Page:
henningFCC Chief Technologist Henning Schulzrine startled the engineers at a high level 5G wireless event by predicting a complete turnaround in spectrum policy and licensing.

Instead of "licensing" monopoly use of spectrum, "All new spectrum would be shared." That corresponds to the opinions of nearly all impartial top engineers, but of course is heresy to lobbyists in the EU and U.S.

Shared spectrum is better, but I fear Henning is being optimistic about what the politicians will do.

In the EU, Ottinger is talking instead about lengthening the monopoly terms. Across the globe, regulators are designating 3.5 GHz mostly for monopoly use. In the U.S., the FCC is planning more auctions and possibly rolling back the rules for sharing.

"Share everything" (Henning)

Henning asked me to clarify an earlier version of this article. Sharing does not necessarily mean completely unlicensed, like Wi-Fi. The 3.5 GHz band combines a variety of models. If I have this right, the 3.5 GHz band is divided between "unlicensed," "lightly licensed,' and a limited number of more restrictive licenses. (As well as certain locations and bands that continued to be reserved for the military.) Wi-Fi is good evidence sharing can work, given enough spectrum, but not the only way to share. His comment shouldn't be interpreted to mean it is all going to be like 2.4/5.8 GHz.

No one disputes that some spectrum should be reserved for monopoly use, at least on a regional level. That's important for public safety and (at least for many years) control channels. No one has studied this in depth; my guess is that completely reserved spectrum could be reduced to 20-50 MHz/company, half what most major telcos have today. Beyond that, the carriers can explore for unused spectrum and in almost all likely cases find plenty.

At least 50% of the usable spectrum is fallow today, even in congested cities. See Dennis Roberson's work. This isn't news; I remember Dave Farber holding up an amazing chart more than a decade ago. 

That's exactly what AT&T intends to do with LAA later this year in the Wi-Fi band. Their radios would "listen" to make sure a band is empty, "before talking" on that band.Verizon and Qualcomm testing convinced every engineer I've discussed this with that will work. The current 3GPP rules have problems, including an inappropriate noise floor. That needs to be solved.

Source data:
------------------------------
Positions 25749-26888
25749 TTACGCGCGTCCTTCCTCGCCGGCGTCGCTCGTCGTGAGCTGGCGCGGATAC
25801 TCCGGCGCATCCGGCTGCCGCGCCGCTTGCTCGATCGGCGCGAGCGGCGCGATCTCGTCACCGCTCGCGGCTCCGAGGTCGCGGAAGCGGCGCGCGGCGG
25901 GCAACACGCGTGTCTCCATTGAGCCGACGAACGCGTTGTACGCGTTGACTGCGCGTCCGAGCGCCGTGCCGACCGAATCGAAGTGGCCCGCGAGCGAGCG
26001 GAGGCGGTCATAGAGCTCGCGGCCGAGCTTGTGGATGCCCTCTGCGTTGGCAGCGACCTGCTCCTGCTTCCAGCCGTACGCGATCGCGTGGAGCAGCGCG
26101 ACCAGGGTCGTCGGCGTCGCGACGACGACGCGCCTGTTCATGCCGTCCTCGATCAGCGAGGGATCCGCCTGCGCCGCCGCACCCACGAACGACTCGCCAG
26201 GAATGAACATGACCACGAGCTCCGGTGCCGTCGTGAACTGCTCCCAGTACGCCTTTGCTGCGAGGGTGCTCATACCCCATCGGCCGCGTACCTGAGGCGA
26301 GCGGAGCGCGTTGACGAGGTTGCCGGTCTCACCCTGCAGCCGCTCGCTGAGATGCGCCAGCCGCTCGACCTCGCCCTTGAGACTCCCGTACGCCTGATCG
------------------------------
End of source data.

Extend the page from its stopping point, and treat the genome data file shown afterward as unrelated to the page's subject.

This very open and free sharing is just starting to deploy. It would take 10-15 years to upgrade the networks fully. It would also require some modest "rules of the road." In particular, neither Wi-Fi nor anything else should commonly use 80 MHz or 160 MHz, unless it's clearly free. Stanford Professors Cioffi & Goldsmith in 2014 pointed out the greed in 802.11 ac. LTE-U can have the same problem.

Efficient sharing normally at least doubles wireless capacity and often increases capacity 500% or more.  

dave askOn Oct 1, Verizon will turn on the first $20B 5G mmWave network, soon offering a gigabit or close to 30M homes. The estimates you hear about 5G costs are wildly exaggerated. Verizon is building the most advanced wireless network while keeping capex at around 15%.

The Koreans, Chinese, and almost all Europeans are not doing mmWave in favor of mid-band "5G," with 4G-like performance. Massive MIMO in either 4G or "5G" can increase capacity 4X to 10X, including putting 2.3 GHz to 4.2 GHz to use. Cisco & others see traffic growth slowing to 30%/year or less. Verizon sees cost/bit dropping 40% per year. I infer overcapacity almost everywhere.  

The predicted massive small cell builds are a pipe dream for vendors for at least five years. Verizon expects to reach a quarter of the U.S. without adding additional small cells. 

In the works: Enrique Blanco and Telefonica's possible mmWave disruption of Germany; Believe it or don't: 5G is cheap because 65% of most cities can be covered by upgrading existing cells; Verizon is ripping out and replacing 200,000 pieces of gear expecting to save half. 

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 5G Why Verizon thinks differently and what to do about it is a new report I wrote for STL Partners and their clients.

STL Partners, a British consulting outfit I respect, commissioned me to ask why. That report is now out. If you're a client, download it here. If not, and corporate priced research is interesting to you, ask me to introduce you to one of the principals.

It was fascinating work because the answers aren't obvious. Lowell McAdam's company is spending $20B to cover 30M+ homes in the first stage. The progress in low & mid-band, both "4G" and "5G," has been remarkable. In most territories, millimeter wave will not be necessary to meet expected demand.

McAdam sees a little further. mmWave has 3-4X the capacity of low and mid-band. He sees an enormous marketing advantage: unlimited services, even less congestion, reputation as the best network. Verizon testing found mmWave rate/reach was twice what had been estimated. All prior cost estimates need revision.

My take: even if mmWave doesn't fit in your current budget, telcos should expand trials and training to be ready as things change. The new cost estimates may be low enough to change your mind.